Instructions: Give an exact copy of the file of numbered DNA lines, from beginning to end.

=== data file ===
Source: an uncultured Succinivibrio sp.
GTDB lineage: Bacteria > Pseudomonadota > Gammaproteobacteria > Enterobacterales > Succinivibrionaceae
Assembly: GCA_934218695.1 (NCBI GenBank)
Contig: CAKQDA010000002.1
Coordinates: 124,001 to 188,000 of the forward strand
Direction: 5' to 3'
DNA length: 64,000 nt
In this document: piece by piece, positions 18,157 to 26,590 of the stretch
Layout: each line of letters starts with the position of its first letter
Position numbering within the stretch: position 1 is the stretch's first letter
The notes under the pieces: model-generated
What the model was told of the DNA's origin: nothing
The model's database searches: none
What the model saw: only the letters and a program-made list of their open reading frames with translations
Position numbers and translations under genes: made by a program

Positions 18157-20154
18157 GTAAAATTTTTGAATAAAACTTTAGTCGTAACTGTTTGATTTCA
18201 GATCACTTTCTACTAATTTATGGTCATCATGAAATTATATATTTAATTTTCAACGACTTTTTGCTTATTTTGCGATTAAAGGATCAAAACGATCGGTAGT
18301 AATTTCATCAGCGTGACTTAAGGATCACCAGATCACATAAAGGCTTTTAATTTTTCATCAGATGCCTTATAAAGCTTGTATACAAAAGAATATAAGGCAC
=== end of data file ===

Source: an uncultured Succinivibrio sp.
GTDB lineage: Bacteria > Pseudomonadota > Gammaproteobacteria > Enterobacterales > Succinivibrionaceae
Assembly: GCA_934218695.1 (NCBI GenBank)
Contig: CAKQDA010000002.1
Coordinates: 124,001 to 188,000 of the forward strand
Direction: 5' to 3'
DNA length: 64,000 nt
In this document: piece by piece, positions 18,157 to 26,590 of the stretch
Layout: each line of letters starts with the position of its first letter
Position numbering within the stretch: position 1 is the stretch's first letter
The notes under the pieces: model-generated
What the model was told of the DNA's origin: nothing
The model's database searches: none
What the model saw: only the letters and a program-made list of their open reading frames with translations
Position numbers and translations under genes: made by a program

Positions 18157-20154
18157 GTAAAATTTTTGAATAAAACTTTAGTCGTAACTGTTTGATTTCA
18201 GATCACTTTCTACTAATTTATGGTCATCATGAAATTATATATTTAATTTTCAACGACTTTTTGCTTATTTTGCGATTAAAGGATCAAAACGATCGGTAGT
18301 AATTTCATCAGCGTGACTTAAGGATCACCAGATCACATAAAGGCTTTTAATTTTTCATCAGATGCCTTATAAAGCTTGTATACAAAAGAATATAAGGCAC